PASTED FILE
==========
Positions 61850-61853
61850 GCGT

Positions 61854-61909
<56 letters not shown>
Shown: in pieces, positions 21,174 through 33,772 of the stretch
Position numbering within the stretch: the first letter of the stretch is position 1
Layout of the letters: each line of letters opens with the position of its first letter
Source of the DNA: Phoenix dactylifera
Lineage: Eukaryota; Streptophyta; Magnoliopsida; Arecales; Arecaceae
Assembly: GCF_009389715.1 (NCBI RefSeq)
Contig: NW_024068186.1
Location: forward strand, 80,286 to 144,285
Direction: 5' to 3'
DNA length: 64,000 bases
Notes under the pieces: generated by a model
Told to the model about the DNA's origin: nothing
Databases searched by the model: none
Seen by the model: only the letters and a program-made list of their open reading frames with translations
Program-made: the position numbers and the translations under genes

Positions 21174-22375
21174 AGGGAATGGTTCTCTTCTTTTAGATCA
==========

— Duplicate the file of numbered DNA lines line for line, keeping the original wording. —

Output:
Positions 61850-61853
61850 GCGT

Positions 61854-61909
<56 letters not shown>
Shown: in pieces, positions 21,174 through 33,772 of the stretch
Position numbering within the stretch: the first letter of the stretch is position 1
Layout of the letters: each line of letters opens with the position of its first letter
Source of the DNA: Phoenix dactylifera
Lineage: Eukaryota; Streptophyta; Magnoliopsida; Arecales; Arecaceae
Assembly: GCF_009389715.1 (NCBI RefSeq)
Contig: NW_024068186.1
Location: forward strand, 80,286 to 144,285
Direction: 5' to 3'
DNA length: 64,000 bases
Notes under the pieces: generated by a model
Told to the model about the DNA's origin: nothing
Databases searched by the model: none
Seen by the model: only the letters and a program-made list of their open reading frames with translations
Program-made: the position numbers and the translations under genes

Positions 21174-22375
21174 AGGGAATGGTTCTCTTCTTTTAGATCA